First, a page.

Now, more than a year later, the public may be catching up. On November 10, the New York Times ran an op-ed entitled, “The Risks of Assisting Evolution.” This op-ed, to its credit, distinguished potential gene drive issues from other genetic-engineering controversies, such as the modification of human germline cells, or the release of mosquitoes incorporating genetic changes that can be passed on just once, not multiple times from generation to generation.

Earlier this year, when Chinese scientists used a CRISPR/Cas9 system to replace a gene implicated in β-thalassemia, they were widely criticized for working with human embryos, even though these embryos had been deemed nonviable, which meant that any modified genes could not have passed to successive generations. (Incidentally, this study did not deploy gene drive technology, which in any case lacks the power to alter human populations on anything close to a reasonable time scale, since human generations succeed each other so slowly.)

Similarly, when Oxitec proposed a field trial in which genetically modified mosquitoes would be released in Florida, outrage ensued, even though the effects of the release were self-limiting. (Although the field trial was to release male mosquitoes that were fertile, not sterile, the mosquitoes were to be genetically modified to carry a “dominant lethal” gene, which would lead to offspring with a high probability of dying.)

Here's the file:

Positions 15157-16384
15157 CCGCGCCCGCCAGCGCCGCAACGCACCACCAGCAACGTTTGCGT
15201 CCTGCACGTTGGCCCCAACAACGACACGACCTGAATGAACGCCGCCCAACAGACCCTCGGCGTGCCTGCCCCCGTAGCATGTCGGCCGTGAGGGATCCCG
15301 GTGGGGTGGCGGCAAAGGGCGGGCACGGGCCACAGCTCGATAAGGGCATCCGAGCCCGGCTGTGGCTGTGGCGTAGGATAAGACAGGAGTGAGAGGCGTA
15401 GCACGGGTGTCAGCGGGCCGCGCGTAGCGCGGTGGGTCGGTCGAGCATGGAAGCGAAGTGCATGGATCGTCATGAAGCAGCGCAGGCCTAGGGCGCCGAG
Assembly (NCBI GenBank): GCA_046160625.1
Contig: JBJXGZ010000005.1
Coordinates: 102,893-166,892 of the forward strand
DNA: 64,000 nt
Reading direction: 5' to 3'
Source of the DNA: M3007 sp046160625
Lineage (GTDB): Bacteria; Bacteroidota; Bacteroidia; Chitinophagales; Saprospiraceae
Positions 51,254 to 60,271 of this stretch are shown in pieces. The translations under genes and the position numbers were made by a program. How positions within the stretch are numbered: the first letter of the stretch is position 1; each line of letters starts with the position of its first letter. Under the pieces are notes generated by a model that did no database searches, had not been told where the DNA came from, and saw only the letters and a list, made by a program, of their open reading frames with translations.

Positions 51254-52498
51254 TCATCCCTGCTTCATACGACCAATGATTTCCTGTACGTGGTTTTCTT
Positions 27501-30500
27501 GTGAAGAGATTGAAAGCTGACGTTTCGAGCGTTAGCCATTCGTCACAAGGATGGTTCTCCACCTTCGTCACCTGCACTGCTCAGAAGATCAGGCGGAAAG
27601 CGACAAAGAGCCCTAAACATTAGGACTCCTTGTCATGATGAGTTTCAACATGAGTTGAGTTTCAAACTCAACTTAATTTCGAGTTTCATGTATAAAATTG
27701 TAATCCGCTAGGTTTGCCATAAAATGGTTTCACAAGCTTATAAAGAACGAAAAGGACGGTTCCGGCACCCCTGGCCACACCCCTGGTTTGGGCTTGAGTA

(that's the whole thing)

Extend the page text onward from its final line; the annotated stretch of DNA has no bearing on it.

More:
The Chinese research project and the proposed Oxitec release stimulated some fairly heated rhetoric against genetically modified organisms (GMOs). Whatever its merits, such rhetoric was loosed against studies of relatively modest scope. More ambitious studies, projects that would truly test the power of gene drive technology, might drive GMO critics around the bend.

To avoid such an eventuality—and prevent controversies that would generate more heat than light—gene drive experts are being proactive. They are frankly acknowledging gene drive’s inherent risks, and even anticipating safeguards that might be implemented. For example, on November 16, Wyss Institute researchers published an article in Nature Biotechnology on improved physical biocontainment barriers and the introduction of molecular confinement mechanisms.

A generation ago, such candor might have seemed unusual. Back then, critics of technology such as Jerry Mander complained that any new technology would typically arrive in a cloud of best-case scenarios, and that its drawbacks would become clear only after it was well entrenched. That’s not happening with gene drive. Still, cynics might say that early disclosures of gene drive’s risks could serve to inoculate gene drive's reputation against later revelations, should they grow increasingly dire, or encourage otherwise skeptical people to feel “embedded,” subtly enlisted in a common cause. So, gene drive could be a democratic road trip or a well-managed campaign. Your mileage may vary.

This article has been updated as of November 23, 2015 to reflect the publication of a gene drive study in the Proceedings of the National Academy of Sciences. The study, which is credited to Gantz et al., describes a prototype CRISPR/Cas9-based gene drive system for engineering malarial parasite resistance in mosquitoes.